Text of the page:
A Good Jeweler is Hard to Find

June 2nd, 2015 by James L. Sweaney, CGA, FGA. GG

We recently performed extensive repairs on a wedding ring that had been purchased in the LA Jewelry Mart. Thing is– the ring was brand new!

The client brought the ring to us for an insurance appraisal. We recognized this as a “jewelry mart special” because he had a “feel good appraisal” from the original seller that valued the ring at about 3 times what he had paid.

Two serious problems became apparent when we inspected the ring. First and foremost, the center diamond was ready to fall out! It was the worst job of setting a diamond this writer has seen in over 40 years in the jewelry business.

Poor Setting top_edited-1

When properly done, the prongs in a tiffany style head (the 6 prong setting) are fitted to the stone and tightly crimped over the edge of the diamond so they grip the stone securely. In this instance, three prongs on one side of the diamond weren’t gripping the edge of the stone at all, and the diamond was seriously tilted.

These two side views show how poorly the stone is set– it’s tilted, the seats don’t fit the stone and the prongs aren’t set onto the stone .

Poor Setting side 1 Poor Setting 2

The most likely explanation for the slipshod work is that the jeweler sold the stone separately from the ring, and the head in the ring was for a smaller diamond. Not wanting to  spend the money to replace it with a proper sized head, the seller made the decision to force the big diamond into the small head– and succeeded long enough to get the ring out the door.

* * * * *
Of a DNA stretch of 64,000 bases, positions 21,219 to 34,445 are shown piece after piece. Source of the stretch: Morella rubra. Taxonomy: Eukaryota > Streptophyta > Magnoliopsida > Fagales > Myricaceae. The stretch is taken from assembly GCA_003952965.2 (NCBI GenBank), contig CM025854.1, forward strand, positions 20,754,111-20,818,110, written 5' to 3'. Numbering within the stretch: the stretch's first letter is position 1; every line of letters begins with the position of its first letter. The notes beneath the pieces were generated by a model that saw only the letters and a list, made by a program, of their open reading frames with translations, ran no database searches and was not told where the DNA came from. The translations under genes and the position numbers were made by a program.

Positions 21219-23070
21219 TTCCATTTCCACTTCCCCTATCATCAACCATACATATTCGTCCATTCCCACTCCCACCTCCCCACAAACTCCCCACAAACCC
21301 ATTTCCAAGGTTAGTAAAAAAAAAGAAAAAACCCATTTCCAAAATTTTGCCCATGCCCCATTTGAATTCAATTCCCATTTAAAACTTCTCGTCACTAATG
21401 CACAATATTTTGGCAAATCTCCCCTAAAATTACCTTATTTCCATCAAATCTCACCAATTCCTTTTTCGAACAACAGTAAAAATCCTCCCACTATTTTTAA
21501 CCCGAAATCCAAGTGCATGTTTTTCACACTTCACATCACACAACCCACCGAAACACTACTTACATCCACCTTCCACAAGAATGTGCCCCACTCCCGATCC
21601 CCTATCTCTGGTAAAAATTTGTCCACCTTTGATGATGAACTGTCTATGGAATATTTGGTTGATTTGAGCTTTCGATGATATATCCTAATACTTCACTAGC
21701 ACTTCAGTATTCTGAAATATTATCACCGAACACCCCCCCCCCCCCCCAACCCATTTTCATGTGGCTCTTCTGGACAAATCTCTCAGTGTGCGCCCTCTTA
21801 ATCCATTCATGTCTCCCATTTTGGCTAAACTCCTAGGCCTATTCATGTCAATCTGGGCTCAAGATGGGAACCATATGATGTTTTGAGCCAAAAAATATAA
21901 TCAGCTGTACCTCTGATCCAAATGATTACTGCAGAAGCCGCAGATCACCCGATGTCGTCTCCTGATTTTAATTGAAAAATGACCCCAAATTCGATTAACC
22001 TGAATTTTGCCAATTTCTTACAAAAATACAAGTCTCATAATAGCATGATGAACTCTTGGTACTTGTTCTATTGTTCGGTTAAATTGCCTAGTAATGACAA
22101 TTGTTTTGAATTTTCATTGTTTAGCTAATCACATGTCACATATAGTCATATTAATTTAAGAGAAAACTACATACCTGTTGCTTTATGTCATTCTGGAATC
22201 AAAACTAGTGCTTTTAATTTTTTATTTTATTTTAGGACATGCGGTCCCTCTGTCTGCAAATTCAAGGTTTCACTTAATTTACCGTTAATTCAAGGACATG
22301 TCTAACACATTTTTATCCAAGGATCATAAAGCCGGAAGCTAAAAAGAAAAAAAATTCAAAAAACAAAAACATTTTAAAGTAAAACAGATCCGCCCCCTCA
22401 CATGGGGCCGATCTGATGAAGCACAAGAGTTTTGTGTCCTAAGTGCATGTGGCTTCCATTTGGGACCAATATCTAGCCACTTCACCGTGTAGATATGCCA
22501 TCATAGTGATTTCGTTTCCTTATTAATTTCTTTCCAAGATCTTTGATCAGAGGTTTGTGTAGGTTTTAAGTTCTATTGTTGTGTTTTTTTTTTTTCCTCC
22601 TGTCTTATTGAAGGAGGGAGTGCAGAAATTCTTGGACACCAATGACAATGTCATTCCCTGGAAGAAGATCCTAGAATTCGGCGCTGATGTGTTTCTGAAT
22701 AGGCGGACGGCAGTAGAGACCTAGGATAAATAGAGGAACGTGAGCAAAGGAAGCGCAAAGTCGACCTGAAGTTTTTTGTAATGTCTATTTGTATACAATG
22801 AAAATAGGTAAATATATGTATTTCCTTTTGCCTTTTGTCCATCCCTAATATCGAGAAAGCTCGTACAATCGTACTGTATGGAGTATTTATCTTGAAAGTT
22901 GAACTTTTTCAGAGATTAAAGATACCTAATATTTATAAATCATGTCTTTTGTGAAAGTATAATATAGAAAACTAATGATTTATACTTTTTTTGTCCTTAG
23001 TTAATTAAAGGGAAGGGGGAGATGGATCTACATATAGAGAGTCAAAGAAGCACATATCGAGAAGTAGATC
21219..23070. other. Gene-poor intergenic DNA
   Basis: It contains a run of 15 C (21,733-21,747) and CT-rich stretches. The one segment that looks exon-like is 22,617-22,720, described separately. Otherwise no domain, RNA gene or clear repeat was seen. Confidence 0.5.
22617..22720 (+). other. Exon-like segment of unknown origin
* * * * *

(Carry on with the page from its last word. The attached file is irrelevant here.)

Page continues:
After consulting with our diamond setter, it was obvious the best course would be to replace the original head with one that would fit the diamond and to set the stone properly. At $200, not an inexpensive repair, but considering the diamond was valued at ~$7000, cheap insurance.

We also noticed that most of the channel set diamonds were loose and the bars between the diamonds were uneven and poorly polished– the result of hurried work and/or poor technique. Our craftsmen were able to tighten the diamonds and correct the uneven look– but so many stones were loose, it took a lot of time, resulting in a repair that cost another $200. In the end we were able to deliver a properly set and properly finished ring.

Repaired ring

The moral of the story is simple– you get what you pay for. The main reason for poor jewelry work like this is simple economics– quality work takes longer and requires more skill, so it costs more! Shortcuts and cheap labor are how some firms compete in today’s tough economy.

At Mardon, we take pride in our work. We make sure all of our original jewelry, custom designs, jewelry repairs and appraisals are done the right way. Maybe that’s why we’ve been voted Best Jeweler in the Press Enterprise Reader’s Choice for five years in a row.

Reader’s Choice voting has been extended to June 7– Vote for your favorite shops, restaurants, and entertainment venues by clicking on the red “Best of Inland Empire 2015” on our home page, www.mardonjewelers.com. We’d appreciate your vote so we can keep up the good work!

Poor Setting side 2

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